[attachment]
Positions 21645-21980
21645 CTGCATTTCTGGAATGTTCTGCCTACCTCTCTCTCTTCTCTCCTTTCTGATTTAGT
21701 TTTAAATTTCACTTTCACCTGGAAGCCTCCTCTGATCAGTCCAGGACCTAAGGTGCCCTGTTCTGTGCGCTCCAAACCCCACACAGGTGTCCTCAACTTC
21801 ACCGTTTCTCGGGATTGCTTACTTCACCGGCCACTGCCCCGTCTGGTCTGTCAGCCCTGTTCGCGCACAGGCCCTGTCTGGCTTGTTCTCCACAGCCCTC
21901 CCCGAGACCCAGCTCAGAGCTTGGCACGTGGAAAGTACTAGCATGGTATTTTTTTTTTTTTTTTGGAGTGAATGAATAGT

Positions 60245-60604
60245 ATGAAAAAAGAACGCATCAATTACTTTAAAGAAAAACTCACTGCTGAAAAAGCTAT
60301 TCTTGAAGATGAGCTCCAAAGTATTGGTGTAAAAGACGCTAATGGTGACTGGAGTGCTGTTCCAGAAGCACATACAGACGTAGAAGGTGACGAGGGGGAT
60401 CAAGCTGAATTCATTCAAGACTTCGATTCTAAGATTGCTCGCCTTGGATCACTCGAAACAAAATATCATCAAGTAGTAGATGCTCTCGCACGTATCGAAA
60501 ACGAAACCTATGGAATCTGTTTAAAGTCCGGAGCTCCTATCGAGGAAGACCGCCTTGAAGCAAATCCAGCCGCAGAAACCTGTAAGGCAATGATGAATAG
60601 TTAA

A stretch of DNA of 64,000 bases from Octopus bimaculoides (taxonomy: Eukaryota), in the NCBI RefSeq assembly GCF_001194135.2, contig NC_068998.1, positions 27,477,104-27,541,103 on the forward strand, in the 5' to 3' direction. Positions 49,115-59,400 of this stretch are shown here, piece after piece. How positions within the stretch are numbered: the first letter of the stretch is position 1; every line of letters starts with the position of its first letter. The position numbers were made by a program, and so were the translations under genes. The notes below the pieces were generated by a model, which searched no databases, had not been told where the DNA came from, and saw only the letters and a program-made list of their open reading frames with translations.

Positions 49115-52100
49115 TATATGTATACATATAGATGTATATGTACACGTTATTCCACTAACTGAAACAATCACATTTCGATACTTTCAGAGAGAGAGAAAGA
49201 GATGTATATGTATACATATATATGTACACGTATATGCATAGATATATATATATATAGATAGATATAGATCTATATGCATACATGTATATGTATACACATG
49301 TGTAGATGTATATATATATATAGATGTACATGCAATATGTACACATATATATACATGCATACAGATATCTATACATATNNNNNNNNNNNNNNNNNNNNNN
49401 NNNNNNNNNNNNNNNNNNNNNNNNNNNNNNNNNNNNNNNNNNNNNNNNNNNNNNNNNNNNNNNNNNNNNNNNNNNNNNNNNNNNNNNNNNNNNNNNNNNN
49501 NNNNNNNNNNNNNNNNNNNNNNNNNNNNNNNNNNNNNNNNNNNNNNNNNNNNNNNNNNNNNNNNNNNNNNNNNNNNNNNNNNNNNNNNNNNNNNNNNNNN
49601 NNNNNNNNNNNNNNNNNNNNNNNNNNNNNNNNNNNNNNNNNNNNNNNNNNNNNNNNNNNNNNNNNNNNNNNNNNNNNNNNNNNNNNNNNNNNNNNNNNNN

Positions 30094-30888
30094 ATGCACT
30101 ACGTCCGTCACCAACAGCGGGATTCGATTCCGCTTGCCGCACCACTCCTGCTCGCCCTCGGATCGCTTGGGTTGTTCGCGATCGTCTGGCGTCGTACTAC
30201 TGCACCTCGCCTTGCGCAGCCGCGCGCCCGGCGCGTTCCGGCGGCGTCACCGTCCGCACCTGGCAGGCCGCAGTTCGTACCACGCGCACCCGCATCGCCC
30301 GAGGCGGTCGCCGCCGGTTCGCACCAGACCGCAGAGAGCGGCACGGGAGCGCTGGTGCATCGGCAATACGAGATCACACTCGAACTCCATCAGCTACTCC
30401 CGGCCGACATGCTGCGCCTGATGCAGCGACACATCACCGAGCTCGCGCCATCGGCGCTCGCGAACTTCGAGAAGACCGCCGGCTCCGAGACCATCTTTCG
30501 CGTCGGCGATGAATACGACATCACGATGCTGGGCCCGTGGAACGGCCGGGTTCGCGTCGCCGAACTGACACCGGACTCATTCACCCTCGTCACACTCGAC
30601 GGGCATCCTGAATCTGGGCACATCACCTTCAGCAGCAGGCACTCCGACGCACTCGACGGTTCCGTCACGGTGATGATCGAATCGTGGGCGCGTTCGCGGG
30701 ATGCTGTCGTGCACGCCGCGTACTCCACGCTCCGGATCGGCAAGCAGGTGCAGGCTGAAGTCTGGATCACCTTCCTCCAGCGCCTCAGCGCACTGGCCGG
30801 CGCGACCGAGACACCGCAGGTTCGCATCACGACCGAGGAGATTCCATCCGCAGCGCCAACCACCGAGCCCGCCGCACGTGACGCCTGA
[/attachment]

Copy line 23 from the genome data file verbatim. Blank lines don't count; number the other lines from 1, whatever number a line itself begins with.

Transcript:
30201 TGCACCTCGCCTTGCGCAGCCGCGCGCCCGGCGCGTTCCGGCGGCGTCACCGTCCGCACCTGGCAGGCCGCAGTTCGTACCACGCGCACCCGCATCGCCC